Of course, that traditionalism also extends to their lyrical approach, which is a little more problematic. Jagger and Richards came from a very “lads only” scene, which clearly shaped their view of women. “Stupid Girl” might have been about a very specific stupid girl, but I could see where the song would be off-putting to female listeners. Couple that with their medieval “pledge my troth” “Lady Jane” jibber-jabber and your Women’s Studies term paper is halfway written for you. Of course, it would all be easier to write off as sexist malarkey if songs like “Under My Thumb” (and “Stupid Girl”—I could listen to Mick pronounce the “stupid” all day long) weren’t such great songs. Curse you Watts and Wyman, with your sweet sweet grooves!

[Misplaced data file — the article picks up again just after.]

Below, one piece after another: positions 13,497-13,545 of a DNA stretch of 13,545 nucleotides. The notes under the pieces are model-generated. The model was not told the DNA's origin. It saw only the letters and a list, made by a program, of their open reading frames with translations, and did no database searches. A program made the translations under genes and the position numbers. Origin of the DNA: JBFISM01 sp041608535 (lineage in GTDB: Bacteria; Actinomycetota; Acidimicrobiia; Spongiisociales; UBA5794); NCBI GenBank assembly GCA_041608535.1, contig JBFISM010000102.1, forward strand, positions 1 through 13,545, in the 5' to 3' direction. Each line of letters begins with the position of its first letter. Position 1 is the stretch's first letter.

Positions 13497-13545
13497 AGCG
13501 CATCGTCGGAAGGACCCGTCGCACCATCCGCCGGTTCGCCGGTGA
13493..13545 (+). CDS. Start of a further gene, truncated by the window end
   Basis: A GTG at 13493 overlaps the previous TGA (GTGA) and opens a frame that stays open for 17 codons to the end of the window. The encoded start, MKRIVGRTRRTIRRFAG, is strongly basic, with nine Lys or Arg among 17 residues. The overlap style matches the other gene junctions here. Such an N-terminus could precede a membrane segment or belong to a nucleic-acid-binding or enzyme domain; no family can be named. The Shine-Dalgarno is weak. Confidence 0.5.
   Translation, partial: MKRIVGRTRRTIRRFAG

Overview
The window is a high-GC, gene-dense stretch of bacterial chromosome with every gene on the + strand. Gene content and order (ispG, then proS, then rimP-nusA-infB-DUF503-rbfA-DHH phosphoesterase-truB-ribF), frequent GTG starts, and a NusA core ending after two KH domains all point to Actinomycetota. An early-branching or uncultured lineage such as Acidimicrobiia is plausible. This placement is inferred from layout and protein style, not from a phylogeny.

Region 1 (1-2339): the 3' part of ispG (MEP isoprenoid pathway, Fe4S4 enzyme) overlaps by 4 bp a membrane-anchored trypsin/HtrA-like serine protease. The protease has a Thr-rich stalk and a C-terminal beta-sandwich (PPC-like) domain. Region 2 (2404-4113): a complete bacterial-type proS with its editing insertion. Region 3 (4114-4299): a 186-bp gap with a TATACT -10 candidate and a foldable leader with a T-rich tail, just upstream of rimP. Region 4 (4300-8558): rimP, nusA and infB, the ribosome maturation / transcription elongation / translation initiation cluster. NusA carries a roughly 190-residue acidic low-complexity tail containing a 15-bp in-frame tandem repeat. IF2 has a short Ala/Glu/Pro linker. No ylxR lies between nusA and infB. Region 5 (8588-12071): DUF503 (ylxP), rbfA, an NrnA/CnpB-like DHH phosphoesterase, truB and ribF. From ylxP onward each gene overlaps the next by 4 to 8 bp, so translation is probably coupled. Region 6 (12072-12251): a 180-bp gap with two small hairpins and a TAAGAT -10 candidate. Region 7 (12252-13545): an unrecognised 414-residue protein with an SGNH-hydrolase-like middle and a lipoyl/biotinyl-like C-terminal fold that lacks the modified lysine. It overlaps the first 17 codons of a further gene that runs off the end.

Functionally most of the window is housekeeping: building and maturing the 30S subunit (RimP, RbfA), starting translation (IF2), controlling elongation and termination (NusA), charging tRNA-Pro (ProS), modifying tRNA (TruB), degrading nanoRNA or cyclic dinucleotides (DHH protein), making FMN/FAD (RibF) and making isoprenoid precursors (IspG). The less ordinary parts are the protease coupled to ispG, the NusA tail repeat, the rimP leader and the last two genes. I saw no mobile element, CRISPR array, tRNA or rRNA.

Mendelsohn: If there is ever one redeeming factor to the Stones it can always be found in the rhythm section. And while I might not have the same enthusiasm for Aftermath that I do for the releases from the golden years, it’s hard to argue with the grooves on the backend. I am especially fond of the dirty fuzz bass on “It’s Not Easy”, which can also be found on “Under My Thumb”, though not nearly as dirty or fuzzy.

Klinger: You know, I’ve really been struck by how all five Stones have this incredible approach to rhythm throughout the album. “Under My Thumb” is a perfect example. Charlie Watts’ drumming has an understated, almost jazzy quality, while Richards’ (or Richard’s, as he was still known) guitar chops in there like Steve Cropper. Jagger punches his lyrics at just the right time to deliver a touch of menace (“a Siamese… cat of a girl”—perfect). Then there’s “Going Home”, which over the course of its 11 minutes explores rhythmic possibilities rather than just jamming around solos (I sense a strong Van Morrison/Them influence here).